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How To Deal with Culture Shock When Teaching Abroad

Traveling the world and teaching English abroad can be an amazing thing. You get to see sites unique to that region, explore and learn about the culture and history and you get to meet people who are different than you. It is a great way to expand your horizons. But when you step out of your comfort zone, you can often run into culture shock. No one is immune to it. But what is it? And how can you deal with it?

This is a comprehensive look at culture shock and how to handle it as recommended by TheTEFLAcademy.

What is Culture Shock?

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Culture shock is defined as “the feeling of disorientation experienced by someone who is suddenly subjected to an unfamiliar culture, way of life, or set of attitudes.” It happens to anybody and can occur at different times. It may hit you immediately, after a few weeks or even months. People have noted that they can feel depression, fear or frustration, as well as excitement. It really depends on the individual person. And you can experience culture shock if it is the first time you’ve traveled abroad or the hundredth time. 

Common Symptoms of Culture Shock

As noted, culture shock is different for each person. But there are some common traits that many travelers share. A lot of people can feel a heightened euphoria of being abroad and experiencing new things. They can also feel isolated or homesick. There are constant comparisons between the new country and your home culture, as well as a hyperirritability or frustration with how people do things in different cultures.

Some travelers do not want to leave their rooms, preferring to stay inside and on technology. Others experience boredom, unexplained crying, and constant exhaustion. Finally, there is overeating or under-eating, as well as anxiety. If you or someone you know is experiencing any of these symptoms, then you might have a case of culture shock on your hands.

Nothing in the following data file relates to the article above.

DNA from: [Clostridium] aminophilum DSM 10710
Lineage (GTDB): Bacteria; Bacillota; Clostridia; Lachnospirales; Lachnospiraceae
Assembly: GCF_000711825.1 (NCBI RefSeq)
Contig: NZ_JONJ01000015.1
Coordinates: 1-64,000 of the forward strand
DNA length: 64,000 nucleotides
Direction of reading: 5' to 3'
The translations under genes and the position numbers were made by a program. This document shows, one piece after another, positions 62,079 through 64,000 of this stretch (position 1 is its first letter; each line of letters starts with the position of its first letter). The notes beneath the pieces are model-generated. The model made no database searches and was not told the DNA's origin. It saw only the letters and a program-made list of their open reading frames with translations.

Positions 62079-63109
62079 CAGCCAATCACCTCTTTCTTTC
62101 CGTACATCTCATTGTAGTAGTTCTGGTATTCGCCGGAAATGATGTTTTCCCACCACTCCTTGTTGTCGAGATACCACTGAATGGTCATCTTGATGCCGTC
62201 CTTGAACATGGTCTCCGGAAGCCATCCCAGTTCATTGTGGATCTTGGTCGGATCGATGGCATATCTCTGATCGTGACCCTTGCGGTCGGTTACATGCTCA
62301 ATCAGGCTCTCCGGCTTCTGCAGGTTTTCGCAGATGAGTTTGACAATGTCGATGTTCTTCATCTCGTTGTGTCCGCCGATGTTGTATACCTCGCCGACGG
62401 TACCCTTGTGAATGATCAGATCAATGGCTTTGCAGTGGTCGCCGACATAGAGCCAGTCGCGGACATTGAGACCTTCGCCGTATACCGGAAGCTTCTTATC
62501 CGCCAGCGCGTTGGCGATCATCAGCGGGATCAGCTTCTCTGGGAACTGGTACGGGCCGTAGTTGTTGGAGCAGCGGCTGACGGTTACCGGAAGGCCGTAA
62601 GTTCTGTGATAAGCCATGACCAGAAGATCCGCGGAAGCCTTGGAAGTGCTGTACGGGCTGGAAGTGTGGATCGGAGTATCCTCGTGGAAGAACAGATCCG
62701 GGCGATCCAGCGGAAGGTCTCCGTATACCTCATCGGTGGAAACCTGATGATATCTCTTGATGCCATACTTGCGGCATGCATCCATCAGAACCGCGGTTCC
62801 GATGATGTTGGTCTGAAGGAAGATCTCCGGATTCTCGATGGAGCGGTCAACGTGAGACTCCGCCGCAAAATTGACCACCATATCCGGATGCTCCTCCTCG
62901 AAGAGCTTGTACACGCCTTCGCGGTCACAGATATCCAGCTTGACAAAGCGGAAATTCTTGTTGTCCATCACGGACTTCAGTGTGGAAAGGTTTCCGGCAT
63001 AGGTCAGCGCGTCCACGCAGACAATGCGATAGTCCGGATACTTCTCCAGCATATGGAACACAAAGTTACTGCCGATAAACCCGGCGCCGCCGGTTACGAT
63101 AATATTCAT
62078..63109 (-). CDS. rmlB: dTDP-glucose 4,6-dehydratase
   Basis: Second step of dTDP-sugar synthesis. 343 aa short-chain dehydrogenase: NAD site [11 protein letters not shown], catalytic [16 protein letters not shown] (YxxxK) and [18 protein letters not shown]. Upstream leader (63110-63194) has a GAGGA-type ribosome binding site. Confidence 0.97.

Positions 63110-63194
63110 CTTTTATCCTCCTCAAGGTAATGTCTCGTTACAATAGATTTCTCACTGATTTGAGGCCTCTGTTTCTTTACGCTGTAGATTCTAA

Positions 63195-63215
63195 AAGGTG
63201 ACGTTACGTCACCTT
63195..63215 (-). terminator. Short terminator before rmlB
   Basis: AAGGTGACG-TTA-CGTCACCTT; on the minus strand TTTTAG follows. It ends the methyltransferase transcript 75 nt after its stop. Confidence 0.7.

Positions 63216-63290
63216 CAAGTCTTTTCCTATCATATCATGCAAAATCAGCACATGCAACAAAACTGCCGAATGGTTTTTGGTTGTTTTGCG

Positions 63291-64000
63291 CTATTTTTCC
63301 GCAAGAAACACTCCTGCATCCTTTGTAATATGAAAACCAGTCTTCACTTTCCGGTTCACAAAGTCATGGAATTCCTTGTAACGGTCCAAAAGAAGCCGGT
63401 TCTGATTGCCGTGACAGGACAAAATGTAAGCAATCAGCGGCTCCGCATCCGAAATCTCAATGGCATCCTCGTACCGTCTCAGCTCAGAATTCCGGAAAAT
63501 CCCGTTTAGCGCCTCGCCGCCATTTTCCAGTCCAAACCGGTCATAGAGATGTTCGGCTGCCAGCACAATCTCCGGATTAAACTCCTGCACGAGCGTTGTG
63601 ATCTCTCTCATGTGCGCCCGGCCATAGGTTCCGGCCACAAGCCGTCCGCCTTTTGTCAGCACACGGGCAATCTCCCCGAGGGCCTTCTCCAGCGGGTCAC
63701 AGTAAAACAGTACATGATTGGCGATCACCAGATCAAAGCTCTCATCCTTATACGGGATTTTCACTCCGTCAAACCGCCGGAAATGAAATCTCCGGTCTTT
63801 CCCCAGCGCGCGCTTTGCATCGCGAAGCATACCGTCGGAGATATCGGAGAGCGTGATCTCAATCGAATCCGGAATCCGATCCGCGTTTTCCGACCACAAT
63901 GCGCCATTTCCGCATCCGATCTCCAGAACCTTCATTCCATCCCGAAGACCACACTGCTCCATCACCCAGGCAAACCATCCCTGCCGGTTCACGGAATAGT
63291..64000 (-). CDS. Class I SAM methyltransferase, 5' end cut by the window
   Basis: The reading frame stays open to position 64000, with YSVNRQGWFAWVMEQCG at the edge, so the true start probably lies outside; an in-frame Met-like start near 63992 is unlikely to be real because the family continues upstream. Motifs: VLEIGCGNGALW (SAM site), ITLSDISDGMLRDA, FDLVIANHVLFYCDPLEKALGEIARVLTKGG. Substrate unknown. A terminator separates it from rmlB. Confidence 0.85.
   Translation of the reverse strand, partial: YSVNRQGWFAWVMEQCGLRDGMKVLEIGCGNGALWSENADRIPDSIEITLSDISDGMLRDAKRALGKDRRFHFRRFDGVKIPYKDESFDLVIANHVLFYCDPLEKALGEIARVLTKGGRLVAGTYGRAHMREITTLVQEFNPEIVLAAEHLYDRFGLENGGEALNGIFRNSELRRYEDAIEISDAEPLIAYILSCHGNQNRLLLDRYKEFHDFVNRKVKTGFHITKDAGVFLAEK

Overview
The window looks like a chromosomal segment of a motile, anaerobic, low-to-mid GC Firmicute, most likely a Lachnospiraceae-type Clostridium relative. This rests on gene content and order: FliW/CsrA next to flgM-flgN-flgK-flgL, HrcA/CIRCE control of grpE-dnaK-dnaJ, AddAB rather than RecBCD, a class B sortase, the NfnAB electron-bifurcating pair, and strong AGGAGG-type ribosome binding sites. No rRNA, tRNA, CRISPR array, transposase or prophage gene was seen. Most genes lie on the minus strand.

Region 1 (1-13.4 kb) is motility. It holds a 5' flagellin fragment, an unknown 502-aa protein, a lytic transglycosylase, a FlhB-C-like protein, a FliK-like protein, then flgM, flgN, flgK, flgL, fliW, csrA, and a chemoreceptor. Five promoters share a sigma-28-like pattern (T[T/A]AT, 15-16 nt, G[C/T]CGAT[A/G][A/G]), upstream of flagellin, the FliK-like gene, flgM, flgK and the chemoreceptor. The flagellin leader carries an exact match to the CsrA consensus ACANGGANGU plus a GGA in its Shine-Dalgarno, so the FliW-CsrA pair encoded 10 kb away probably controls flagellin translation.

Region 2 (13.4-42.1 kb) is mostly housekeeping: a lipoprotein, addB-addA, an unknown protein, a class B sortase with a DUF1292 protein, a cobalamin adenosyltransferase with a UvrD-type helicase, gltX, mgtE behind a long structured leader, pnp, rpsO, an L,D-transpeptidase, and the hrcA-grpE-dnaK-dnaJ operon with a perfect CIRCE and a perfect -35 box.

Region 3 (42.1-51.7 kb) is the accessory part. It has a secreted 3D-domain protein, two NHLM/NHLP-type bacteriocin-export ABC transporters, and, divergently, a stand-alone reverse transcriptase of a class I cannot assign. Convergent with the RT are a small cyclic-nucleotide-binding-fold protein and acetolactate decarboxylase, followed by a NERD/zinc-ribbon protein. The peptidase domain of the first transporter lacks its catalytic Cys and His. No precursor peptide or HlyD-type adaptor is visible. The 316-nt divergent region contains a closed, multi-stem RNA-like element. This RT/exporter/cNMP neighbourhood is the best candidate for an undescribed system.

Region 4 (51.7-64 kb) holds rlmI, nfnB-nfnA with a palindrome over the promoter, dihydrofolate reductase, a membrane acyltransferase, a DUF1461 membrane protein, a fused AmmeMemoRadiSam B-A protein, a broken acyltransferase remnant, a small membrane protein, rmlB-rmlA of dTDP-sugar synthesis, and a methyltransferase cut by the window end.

How to Overcome Culture Shock

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Even though you have culture shock, that does not mean that you can’t get rid of it. There are a lot of tips on what to do to overcome this issue. Here are a few:

– Learn as much about where you are headed.

Try gaining as much information as you can before you travel to your new destination. Look through travel blogs and guidebooks to learn more. You can also subscribe to news updates so you know when something important is happening. If there is an emergency happening in the region, then it is good to be constantly updated about the situation.

Also, try talking to people who have already been there to get a better idea of the area. Know where and where not to go, as well as the best places to immerse yourself in the culture. And don’t stop learning once you get there. Stay open-minded and be ready to try new experiences.

– Connect with a home.

Just because you are abroad doesn’t mean you can’t stay in contact with friends and family. Talking to them will help get rid of homesickness. Set up a weekly Skype session to update them on your adventures. And don’t be afraid to spend some time watching TV from back home. Just be sure you don’t stay inside too much, or else you’ll miss out.

– Get involved and make new friends.

If you miss your friends, then why not make some new ones? Involve yourself in new communities or groups. You’ll meet new people with similar interests and you can hang out with them. This will help improve your socialization and stop you from feeling too lonely. Everything’s better when you have a friend to enjoy it with.

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